Recovery for passengers partially at fault – In Chainani v. Chainani, a student was hit by a school bus upon exiting at her appointed stop across the street from her home. Her parents brought an action against both the bus company, the driver, and the school board for negligence. The court held the bus company and the driver were liable because they violated a statute which required the driver to instruct passengers to cross in front of the bus and to keep the bus halted until passengers reached the opposite side of the street. In order to determine compensation in personal injury cases, New York uses a pure comparative negligence fault model. This means each party is responsible only for his or her percentage of fault. Here, although the jury found that the injured student was partially at fault (25%), she was still able to recover financially because the driver and bus company were 45% responsible.
Slip and fall injuries – In Harrison v. New York City Transportation Authority, a jury awarded an injured passenger $500,000 after Ms. Harrison slipped and fell on a patch of ice at the edge of a subway station platform in the Bronx, fracturing her left ankle. Her injuries resulted in two orthopedic surgeries. The court found the transit authority was aware of the icy condition due to a recent snowfall, freezing temperatures, and a recurring canopy drip during inclement weather. Because the problems had persisted for a long period of time, the court reasoned that the transit authority should have discovered and addressed them during the authority’s routine maintenance activities. (Later this case was remanded on a technicality due to faulty jury instructions, but it still demonstrates that a public transportation entity can be held liable for accidents occurring on their property.)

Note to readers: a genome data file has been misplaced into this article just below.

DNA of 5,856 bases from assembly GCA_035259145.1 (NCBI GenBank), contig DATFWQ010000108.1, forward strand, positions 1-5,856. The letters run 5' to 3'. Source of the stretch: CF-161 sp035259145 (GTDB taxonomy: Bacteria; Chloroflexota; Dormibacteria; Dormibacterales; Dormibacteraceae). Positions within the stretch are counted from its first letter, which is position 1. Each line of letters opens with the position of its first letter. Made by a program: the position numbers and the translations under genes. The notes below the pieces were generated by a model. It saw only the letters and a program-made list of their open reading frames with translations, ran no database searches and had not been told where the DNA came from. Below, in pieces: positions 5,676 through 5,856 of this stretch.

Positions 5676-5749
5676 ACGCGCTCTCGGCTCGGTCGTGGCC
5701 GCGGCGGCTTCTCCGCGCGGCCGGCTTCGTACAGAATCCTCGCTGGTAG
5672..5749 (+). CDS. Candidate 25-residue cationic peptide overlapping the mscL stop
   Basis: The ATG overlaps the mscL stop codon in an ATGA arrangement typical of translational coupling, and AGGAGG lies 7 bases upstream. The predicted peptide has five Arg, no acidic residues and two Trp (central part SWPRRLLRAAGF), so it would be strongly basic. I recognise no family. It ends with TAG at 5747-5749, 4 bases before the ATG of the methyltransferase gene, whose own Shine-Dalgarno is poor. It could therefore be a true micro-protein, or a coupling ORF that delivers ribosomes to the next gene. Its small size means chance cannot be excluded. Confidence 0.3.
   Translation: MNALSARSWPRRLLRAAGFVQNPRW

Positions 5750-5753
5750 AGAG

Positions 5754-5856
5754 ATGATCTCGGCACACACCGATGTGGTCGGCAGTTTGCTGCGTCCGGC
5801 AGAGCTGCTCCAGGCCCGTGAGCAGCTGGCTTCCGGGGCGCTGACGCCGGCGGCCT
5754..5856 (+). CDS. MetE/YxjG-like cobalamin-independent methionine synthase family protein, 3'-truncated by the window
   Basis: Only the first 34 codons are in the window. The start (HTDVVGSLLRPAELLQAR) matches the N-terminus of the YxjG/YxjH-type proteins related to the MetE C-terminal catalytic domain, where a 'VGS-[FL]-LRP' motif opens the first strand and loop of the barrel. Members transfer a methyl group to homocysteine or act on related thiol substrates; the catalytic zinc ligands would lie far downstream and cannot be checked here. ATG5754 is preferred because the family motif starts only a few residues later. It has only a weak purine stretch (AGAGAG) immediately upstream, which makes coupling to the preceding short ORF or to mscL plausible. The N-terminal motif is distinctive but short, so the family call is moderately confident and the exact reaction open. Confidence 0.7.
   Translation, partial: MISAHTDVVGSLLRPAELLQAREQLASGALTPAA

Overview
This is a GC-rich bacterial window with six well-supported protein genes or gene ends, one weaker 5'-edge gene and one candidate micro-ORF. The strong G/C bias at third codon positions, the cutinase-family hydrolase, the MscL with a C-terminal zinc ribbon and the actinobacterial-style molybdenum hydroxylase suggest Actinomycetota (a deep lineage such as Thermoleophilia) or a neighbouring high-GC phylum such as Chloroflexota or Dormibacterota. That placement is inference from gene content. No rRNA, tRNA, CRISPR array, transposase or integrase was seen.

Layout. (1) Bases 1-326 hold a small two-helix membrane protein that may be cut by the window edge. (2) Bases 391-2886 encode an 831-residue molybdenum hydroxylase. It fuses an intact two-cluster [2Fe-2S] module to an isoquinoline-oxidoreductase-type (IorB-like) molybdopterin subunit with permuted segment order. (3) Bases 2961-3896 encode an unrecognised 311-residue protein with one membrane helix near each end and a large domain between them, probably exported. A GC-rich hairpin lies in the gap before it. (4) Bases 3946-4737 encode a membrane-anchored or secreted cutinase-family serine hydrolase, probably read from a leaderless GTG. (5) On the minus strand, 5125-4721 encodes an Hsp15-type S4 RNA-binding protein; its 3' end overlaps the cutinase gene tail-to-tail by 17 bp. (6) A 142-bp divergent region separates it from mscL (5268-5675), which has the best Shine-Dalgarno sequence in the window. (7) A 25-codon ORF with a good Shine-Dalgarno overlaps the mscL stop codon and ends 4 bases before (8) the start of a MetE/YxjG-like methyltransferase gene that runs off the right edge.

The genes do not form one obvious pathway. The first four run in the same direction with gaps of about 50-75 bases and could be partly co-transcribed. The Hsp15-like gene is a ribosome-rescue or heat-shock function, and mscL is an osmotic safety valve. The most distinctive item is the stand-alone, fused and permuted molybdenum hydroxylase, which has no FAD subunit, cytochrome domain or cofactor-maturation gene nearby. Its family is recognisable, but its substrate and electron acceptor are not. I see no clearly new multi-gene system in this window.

Responsible party immediately identified – In some cases, a court will grant an injured party summary judgement. This means the judge recognizes there are no significant facts in dispute because the circumstances clearly point to one responsible party. For example, in Valcarcel v. N.Y.C. Transit Authority, Mr. Valcarcel was stopped at a red light, when his car was rear-ended by a bus owned by the New York City Transit Authority. The rear-end collision here was a foreseeable consequence of the bus driver’s failure to maintain a safe distance from Mr. Valcarcel’s vehicle in Monday morning traffic in Manhattan’s financial district. The court recognized that bus drivers have a duty to maintain safe distances between their vehicles and those in front of them, and this rule imposes on them a duty to be aware of traffic conditions, including heavy traffic and stoppages.
Causes of Accidents Involving Public Transportation
There are multiple causes for common carrier accidents and determining fault can sometimes be challenging. Due to the complex nature of public transportation accidents, it’s important for injured passengers to seek help right away in order to determine the next steps for the best possible outcome.
Subway injuries may occur if a subway stops suddenly, without warning or when a subway car derails. Additionally, injuries can occur from equipment malfunctions or poor maintenance. Another common place of injury is on subway platforms where passengers may slip and fall upon entering or exiting the subway. Other times, passengers are injured from a malfunctioning door, causing clothing or a person’s body part to be trapped, ultimately leading to dragging injuries.